It is this meaning which leads us to dismiss the objection that the difference observed at the end of the production process between the value of its elements and that of the product, a difference which constitutes surplus-value, is not explained—or not, at any rate, explained solely—by variable capital, that is, by putting into motion a power creating a value greater than its own. Is not the value of constant capital, in fact, also capable of varying; can there not also be, and is there not frequently, a change in the price of raw materials or instruments? The price of cotton may well increase as a result of a poor harvest, for example; this change in value is, nonetheless, foreign to the production process in which cotton enters as a raw material, and regardless of the speculation affecting the price of raw materials, each raw material plays in a given production process simply the role of constant capital: in this process its value does not vary. The variation in the value of cotton intervenes in another process, that in which cotton is produced, and this variation in the value of cotton is ontologically homogeneous with that of all variable capital; it is labor-power which constitutes its ultimate possibility.14 The same remark obviously concerns the instruments of labor. Even when this value has changed, fixed capital is no less constant capital for the reason that it functions as such in a specific production process.15 Thus the analysis continues, in its rigorousness, to obey the teleology that secretly animates it: to say that neither the raw material nor the instrument can transfer to the product any more value than they themselves possess, that they are forms of constant capital, means at one and the same time that all surplus-value comes from living subjectivity and from it alone and that it alone produces value. Variable capital, capitalization, is explained only by living subjectivity and in it finds its sole foundation.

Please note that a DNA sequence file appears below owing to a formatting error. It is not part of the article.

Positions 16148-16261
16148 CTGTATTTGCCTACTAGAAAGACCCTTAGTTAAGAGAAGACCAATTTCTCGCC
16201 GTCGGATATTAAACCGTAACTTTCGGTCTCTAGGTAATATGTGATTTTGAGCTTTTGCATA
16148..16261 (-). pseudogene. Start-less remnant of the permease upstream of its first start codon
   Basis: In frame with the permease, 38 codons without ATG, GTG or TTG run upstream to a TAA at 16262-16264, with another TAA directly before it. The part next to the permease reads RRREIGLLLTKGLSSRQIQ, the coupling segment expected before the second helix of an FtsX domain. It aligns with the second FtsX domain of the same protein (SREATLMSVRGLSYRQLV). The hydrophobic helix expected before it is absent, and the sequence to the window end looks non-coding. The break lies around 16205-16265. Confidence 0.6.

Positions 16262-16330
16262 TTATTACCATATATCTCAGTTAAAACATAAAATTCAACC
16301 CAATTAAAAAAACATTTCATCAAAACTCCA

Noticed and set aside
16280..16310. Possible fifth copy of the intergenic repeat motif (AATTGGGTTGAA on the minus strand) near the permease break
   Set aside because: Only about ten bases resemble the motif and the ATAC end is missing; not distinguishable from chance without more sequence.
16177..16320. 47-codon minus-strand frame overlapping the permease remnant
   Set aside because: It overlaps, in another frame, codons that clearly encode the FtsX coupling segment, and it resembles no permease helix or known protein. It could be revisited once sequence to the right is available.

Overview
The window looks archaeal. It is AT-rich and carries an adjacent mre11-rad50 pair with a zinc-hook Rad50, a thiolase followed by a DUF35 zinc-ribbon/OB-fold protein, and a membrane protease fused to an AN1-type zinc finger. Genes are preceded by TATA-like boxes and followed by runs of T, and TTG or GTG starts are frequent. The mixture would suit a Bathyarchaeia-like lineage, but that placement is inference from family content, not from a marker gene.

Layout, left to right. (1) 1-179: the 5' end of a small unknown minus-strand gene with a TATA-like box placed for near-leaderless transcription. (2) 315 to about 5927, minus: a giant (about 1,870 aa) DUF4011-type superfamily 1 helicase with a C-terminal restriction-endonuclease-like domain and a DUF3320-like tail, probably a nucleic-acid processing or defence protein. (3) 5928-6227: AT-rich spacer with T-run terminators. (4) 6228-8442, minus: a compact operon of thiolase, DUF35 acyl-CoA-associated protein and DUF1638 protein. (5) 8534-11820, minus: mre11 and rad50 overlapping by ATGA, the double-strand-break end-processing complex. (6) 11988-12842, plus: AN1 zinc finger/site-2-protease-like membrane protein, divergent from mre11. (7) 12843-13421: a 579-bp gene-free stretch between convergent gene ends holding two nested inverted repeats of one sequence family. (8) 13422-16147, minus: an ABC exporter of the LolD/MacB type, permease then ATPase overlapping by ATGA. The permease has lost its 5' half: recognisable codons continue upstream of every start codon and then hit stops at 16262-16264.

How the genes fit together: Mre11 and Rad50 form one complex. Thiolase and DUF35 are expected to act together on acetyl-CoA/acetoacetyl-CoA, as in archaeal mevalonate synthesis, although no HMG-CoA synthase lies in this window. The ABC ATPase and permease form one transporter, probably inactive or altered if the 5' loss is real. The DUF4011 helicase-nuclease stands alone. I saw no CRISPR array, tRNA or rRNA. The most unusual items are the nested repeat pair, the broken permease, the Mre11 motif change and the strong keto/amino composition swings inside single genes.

The opposition between variable capital and constant capital is the decisive economic opposition because it is not economic, because it distinguishes in a radical manner, in reality itself, between the living element and the dead element, between that which produces change and that which cannot even maintain itself in the tautology of what it is nor subsist by itself, between subjectivity and objectivity. Now, it happens that the economic analysis, conducted in light of this ultimate and, finally, metaphysical opposition (metaphysical, because it provides a definition of being, namely being as life and, as such and as capable of being such, as subjectivity, whereas the object has being only as it is kept within the action of subjectivity—and praxis itself is just this act of keeping the object away from death and in being through the activity of subjectivity, which itself signifies life), to be precise, the distinction between variable capital and constant capital, will itself be brought into question and, in the same stroke, will in turn bring into question the fundamental opposition upon which it rests. For, if it is true that capital is constituted organically by the opposition of its variable and constant forms, and that this opposition must be taken as a guideline for its analysis, then the phenomenon that will dominate its evolution becomes visible—the increasing share in it taken by constant capital, whereas the importance of variable capital will continue to diminish. In light of the philosophical presupposition which placed the opposition between variable capital and constant capital at the center of the economic analysis, the increase of the second and the decrease of the first cannot, and are not intended to, signify anything but the invasion of social life by the inessential and the decline of the essential. This decline, it is true, announces that of capitalism. This is because, in its very concept, capitalism is tied to value. And it is in fact the decline of value and of the world to which this value gave rise that is under way, as is shown in the law of the tendency toward reduced profit.